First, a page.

Sam Rockwell is also receiving a bunch of nominations and he undoubtedly works for those. Jason Dixon is the character that goes through more personality changes due to all of the bizarre things that happen in the story and it is very hard for an actor to start as one character and basically end with a totally different one. Rockwell embodies Dixon and completely transforms this character. Once again, the scripts are phenomenal (for every character), but the cast takes them and turns them into something special.
In case you are wondering, no. Peter Dinklage (James) is not in the film just to receive a pay-check. No one is. Every single character that is introduced into the story is very well-developed and they all have an important share of the runtime. Dinklage nails his performance, as well as Lucas Hedges (Robbie) and Caleb Landry Jones (Red Welby).
I only have a couple of minor issues with the film. Every act is strong on its own, each having their jaw-dropping moments. However, the third act finishes with an ending that I don't appreciate that much. I can't be detailed, but I don't think McDonagh had just one ending in his mind, I am just a bit disappointed that he chose this one, which is still a great ending!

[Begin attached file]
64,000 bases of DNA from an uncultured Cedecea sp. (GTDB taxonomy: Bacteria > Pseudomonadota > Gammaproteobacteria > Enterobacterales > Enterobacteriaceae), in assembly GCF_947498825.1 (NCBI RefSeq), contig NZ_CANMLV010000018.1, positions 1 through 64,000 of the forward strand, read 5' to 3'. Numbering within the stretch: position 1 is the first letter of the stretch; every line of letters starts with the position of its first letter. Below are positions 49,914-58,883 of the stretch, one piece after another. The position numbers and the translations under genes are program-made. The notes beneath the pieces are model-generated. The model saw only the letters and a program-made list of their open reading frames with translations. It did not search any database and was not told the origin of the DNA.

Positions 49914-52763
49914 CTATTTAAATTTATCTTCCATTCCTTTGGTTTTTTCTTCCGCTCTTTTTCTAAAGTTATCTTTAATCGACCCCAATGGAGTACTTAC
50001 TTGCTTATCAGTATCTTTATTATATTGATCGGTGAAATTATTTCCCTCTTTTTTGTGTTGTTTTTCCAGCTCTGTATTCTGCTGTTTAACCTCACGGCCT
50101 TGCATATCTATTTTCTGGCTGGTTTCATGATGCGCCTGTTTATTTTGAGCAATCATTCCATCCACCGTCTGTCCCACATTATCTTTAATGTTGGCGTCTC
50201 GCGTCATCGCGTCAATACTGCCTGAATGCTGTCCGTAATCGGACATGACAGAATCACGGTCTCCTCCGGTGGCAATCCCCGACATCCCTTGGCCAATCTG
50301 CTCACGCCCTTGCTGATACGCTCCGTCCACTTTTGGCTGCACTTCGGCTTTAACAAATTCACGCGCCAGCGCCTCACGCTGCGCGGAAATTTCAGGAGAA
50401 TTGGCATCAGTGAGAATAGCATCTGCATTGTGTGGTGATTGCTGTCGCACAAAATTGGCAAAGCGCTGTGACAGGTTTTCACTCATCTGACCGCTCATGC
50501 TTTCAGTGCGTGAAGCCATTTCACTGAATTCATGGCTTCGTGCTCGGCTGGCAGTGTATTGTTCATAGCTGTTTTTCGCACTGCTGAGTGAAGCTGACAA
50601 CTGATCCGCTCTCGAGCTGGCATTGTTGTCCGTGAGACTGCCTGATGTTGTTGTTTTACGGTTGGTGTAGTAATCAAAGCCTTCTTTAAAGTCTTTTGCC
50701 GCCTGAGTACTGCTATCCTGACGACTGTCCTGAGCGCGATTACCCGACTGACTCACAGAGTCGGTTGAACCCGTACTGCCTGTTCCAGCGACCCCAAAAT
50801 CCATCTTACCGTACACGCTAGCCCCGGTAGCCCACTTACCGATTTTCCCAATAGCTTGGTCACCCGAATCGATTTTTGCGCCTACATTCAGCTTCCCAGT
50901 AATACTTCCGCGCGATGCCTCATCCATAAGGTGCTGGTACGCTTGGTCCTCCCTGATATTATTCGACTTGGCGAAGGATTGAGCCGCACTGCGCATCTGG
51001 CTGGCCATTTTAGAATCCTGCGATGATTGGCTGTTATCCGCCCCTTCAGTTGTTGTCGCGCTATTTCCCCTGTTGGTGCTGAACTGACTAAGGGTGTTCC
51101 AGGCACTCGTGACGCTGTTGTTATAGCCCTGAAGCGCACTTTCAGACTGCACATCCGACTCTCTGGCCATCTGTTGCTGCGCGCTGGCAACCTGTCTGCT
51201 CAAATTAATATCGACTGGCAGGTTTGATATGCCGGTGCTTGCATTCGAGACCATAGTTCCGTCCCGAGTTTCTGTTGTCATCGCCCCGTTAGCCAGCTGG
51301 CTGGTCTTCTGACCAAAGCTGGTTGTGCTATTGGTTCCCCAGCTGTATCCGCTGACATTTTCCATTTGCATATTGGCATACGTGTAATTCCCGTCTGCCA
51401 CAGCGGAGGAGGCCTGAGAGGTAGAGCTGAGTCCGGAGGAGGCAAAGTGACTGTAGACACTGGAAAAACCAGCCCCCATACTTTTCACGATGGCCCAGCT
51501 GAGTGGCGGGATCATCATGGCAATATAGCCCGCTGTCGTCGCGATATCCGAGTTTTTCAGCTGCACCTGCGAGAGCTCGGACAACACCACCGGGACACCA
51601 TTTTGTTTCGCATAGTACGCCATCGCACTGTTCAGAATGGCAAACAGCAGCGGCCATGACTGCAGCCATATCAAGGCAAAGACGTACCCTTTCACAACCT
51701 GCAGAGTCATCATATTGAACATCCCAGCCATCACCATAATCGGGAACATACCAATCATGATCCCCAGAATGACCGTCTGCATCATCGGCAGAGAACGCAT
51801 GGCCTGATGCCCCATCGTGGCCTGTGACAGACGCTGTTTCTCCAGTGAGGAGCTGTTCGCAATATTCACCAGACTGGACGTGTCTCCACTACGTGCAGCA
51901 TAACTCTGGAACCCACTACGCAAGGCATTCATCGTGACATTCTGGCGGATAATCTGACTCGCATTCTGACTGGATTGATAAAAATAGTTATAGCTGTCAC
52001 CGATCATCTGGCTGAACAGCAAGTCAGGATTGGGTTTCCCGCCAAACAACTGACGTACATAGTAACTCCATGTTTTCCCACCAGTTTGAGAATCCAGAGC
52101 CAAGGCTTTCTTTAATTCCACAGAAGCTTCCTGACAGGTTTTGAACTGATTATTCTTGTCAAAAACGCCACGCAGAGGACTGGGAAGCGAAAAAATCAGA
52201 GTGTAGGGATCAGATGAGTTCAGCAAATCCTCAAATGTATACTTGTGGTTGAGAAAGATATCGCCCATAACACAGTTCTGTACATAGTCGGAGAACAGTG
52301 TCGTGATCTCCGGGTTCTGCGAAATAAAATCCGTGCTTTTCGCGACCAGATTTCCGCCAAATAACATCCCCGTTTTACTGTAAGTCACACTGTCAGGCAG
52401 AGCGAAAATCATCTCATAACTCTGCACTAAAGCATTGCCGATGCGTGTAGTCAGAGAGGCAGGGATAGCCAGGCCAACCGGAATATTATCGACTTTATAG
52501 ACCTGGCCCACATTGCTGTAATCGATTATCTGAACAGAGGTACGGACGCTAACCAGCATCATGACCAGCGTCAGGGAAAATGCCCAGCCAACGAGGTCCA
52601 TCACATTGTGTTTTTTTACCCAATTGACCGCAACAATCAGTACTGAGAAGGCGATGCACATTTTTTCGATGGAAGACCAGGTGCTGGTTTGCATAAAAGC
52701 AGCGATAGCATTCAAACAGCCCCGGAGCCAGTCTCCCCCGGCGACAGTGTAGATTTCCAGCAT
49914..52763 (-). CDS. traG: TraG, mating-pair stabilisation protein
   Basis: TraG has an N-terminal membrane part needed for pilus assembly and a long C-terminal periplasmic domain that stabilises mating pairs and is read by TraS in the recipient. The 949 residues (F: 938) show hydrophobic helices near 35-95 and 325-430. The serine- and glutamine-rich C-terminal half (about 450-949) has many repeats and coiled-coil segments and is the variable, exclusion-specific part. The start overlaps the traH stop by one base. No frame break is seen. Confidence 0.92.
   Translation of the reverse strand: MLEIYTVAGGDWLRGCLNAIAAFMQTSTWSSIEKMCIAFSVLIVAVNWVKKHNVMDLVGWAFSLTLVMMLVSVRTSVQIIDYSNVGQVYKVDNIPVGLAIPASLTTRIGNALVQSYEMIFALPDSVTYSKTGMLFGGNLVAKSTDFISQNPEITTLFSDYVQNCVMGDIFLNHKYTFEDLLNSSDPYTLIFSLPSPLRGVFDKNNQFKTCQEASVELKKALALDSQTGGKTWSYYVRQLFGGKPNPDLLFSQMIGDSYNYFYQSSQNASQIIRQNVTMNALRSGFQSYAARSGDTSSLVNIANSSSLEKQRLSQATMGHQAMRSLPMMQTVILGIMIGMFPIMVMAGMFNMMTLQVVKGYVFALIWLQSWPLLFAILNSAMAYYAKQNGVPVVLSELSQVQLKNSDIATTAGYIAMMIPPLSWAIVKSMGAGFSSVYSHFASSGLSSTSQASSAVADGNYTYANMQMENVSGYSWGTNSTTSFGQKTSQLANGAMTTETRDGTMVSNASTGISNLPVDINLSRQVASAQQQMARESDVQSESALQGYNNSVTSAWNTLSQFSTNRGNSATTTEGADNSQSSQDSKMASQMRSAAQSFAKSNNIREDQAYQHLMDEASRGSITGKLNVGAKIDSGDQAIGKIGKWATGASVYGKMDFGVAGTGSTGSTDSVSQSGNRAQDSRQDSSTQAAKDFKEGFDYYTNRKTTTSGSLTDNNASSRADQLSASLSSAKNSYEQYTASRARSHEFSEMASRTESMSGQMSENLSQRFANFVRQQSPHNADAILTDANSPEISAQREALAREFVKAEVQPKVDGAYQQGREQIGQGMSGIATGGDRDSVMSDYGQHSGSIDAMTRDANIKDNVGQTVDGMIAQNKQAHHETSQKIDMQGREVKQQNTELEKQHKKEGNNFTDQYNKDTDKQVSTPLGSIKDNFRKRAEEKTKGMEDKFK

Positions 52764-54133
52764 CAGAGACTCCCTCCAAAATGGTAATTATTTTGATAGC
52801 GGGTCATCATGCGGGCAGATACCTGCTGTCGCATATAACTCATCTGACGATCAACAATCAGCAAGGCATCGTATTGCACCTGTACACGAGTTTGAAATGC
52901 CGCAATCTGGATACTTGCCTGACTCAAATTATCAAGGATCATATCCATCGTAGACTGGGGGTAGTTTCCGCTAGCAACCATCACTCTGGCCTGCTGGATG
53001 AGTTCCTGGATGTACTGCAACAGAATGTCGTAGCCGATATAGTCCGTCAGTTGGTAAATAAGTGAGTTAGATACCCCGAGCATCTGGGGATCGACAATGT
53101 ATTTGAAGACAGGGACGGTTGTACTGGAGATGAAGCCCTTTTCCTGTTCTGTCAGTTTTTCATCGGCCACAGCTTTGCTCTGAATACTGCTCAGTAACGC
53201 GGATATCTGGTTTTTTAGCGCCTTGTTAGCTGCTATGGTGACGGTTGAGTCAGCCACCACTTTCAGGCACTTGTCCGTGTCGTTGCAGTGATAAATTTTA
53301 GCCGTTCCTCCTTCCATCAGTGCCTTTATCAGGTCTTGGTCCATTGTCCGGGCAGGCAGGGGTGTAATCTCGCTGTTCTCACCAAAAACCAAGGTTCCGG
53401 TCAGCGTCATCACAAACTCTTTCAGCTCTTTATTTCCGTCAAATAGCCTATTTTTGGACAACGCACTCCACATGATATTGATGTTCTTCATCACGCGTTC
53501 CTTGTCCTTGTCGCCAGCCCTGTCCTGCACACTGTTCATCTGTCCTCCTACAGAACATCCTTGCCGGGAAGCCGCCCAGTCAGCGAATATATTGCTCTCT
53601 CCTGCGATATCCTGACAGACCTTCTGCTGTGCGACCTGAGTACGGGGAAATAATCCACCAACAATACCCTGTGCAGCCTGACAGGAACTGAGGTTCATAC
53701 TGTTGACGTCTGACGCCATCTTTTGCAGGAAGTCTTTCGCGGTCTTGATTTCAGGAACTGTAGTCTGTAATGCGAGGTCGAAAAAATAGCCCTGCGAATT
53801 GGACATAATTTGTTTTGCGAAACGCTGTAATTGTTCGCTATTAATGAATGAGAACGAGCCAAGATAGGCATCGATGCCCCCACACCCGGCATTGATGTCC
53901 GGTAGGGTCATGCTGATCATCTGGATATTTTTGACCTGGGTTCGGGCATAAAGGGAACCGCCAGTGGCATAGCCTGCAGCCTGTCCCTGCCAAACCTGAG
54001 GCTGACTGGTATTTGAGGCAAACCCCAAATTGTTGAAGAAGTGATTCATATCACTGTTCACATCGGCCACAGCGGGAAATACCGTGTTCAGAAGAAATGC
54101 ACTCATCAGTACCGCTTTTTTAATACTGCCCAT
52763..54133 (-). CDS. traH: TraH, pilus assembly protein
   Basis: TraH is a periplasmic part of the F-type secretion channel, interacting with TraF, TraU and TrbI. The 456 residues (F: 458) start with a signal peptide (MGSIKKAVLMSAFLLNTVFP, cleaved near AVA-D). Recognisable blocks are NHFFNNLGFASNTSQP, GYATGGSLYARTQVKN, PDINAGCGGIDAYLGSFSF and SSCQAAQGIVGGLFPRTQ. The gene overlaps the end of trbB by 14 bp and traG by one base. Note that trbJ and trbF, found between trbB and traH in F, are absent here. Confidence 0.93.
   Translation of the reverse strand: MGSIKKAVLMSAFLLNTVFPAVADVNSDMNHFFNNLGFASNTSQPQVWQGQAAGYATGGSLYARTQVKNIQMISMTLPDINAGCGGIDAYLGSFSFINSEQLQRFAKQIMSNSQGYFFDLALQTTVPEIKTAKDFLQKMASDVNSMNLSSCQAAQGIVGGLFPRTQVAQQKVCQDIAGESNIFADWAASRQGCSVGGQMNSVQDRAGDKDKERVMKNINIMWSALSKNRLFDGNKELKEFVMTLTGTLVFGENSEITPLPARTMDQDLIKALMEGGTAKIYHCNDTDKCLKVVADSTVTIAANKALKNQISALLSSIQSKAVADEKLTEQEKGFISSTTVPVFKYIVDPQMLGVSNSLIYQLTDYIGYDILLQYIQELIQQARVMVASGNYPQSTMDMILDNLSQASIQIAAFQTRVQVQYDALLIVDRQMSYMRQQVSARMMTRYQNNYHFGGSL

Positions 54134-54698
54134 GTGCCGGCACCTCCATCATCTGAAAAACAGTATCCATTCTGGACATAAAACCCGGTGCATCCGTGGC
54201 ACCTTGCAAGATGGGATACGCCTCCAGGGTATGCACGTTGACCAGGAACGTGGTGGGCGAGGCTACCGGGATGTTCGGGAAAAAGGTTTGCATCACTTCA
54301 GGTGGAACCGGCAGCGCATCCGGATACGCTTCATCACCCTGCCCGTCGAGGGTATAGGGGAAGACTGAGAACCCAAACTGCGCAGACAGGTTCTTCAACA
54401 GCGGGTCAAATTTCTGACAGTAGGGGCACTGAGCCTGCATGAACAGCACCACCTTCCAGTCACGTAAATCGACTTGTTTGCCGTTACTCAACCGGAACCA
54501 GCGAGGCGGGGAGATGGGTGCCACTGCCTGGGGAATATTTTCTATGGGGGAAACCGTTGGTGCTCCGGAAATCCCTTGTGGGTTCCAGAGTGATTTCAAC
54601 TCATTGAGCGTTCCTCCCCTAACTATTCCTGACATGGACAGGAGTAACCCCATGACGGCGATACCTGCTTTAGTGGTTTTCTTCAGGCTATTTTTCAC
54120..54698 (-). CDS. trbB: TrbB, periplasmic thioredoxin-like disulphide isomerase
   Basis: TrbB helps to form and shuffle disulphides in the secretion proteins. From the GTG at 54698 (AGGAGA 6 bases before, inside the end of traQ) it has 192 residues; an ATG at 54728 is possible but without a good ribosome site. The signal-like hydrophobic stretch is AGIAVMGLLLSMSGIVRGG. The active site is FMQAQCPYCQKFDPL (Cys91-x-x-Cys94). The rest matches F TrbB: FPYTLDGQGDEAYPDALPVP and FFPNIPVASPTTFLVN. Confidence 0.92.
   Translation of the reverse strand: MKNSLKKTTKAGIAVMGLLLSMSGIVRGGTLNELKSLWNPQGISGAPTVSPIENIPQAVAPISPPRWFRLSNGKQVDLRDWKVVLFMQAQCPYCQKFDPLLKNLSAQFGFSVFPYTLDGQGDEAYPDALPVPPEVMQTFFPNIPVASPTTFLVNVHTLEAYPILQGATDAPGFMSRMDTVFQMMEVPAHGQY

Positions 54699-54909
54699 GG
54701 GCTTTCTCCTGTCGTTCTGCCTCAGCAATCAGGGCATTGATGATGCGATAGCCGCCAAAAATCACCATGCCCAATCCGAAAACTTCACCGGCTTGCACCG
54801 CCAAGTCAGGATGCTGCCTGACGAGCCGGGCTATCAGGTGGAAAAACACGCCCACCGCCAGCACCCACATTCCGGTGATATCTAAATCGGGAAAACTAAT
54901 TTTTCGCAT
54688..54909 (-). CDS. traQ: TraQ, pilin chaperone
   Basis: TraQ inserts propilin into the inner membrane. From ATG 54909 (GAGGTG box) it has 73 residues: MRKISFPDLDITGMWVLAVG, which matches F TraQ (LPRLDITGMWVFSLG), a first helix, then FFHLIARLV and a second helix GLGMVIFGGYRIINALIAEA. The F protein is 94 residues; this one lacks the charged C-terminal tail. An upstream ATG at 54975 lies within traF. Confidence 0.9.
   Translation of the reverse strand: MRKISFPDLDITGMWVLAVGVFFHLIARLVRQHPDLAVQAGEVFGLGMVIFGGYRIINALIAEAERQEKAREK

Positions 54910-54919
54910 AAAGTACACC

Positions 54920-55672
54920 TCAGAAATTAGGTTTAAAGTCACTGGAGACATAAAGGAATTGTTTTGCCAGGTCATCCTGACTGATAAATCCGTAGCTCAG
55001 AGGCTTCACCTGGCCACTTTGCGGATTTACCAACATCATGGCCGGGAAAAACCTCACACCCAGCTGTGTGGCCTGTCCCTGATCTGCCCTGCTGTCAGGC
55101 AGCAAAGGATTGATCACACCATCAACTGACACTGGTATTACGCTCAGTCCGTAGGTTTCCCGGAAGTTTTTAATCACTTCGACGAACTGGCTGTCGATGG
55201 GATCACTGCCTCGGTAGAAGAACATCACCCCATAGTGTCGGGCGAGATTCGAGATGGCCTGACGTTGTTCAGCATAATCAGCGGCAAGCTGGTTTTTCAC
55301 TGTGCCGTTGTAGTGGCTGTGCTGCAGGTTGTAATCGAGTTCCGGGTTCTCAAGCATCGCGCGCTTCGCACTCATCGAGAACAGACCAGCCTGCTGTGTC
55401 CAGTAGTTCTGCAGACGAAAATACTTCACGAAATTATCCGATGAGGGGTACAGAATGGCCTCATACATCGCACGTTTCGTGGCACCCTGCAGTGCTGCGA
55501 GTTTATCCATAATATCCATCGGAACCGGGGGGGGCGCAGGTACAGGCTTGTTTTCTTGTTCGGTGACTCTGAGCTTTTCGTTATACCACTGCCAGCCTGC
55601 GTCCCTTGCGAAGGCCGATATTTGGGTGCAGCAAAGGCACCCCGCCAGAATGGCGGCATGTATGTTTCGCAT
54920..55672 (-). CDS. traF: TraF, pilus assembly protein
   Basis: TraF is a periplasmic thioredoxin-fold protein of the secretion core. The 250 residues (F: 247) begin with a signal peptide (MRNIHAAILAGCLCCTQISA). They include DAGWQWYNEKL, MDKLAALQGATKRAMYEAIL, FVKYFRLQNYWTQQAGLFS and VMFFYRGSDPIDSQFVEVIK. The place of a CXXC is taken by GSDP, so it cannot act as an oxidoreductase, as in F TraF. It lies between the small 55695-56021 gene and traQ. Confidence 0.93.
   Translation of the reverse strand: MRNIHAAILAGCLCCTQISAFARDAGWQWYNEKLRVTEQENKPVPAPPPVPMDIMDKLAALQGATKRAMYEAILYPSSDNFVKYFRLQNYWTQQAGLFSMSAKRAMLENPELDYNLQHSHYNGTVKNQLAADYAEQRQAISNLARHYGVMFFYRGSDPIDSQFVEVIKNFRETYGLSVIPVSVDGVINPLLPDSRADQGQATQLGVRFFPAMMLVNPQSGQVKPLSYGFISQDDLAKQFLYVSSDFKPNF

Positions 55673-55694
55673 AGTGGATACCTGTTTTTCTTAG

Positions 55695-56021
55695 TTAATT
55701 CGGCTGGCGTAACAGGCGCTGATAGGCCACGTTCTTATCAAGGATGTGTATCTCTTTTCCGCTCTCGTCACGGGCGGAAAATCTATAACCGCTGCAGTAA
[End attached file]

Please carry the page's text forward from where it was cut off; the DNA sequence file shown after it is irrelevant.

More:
My other issue has to do with the only character that simply does not fit in the movie's environment: Penelope (Samara Weaving). This character is not needed and it is so annoying. Her cliche stupid personality is the only element in the entire movie that simply does not make any sense. Fortunately, she is only on the screen for a few scenes. Weaving is not bad or good, she just suffers from the character she has to portray.
All in all, Three Billboards Outside Ebbing, Missouri is as amazing as the length of its title. Martin McDonagh produces a multi-genre, thought-provoking screenplay with excellent pacing and tone control. He is also brilliant as the director, using long takes and the realistic setting to its advantage, making the movie even better and still counting with a memorable score. All-star performances from Frances McDormand, Woody Harrelson and Sam Rockwell take the movie to a whole other level, but with an ending that is not as great as it could be plus an annoying character (Penelope) that thankfully does not share much of the screentime.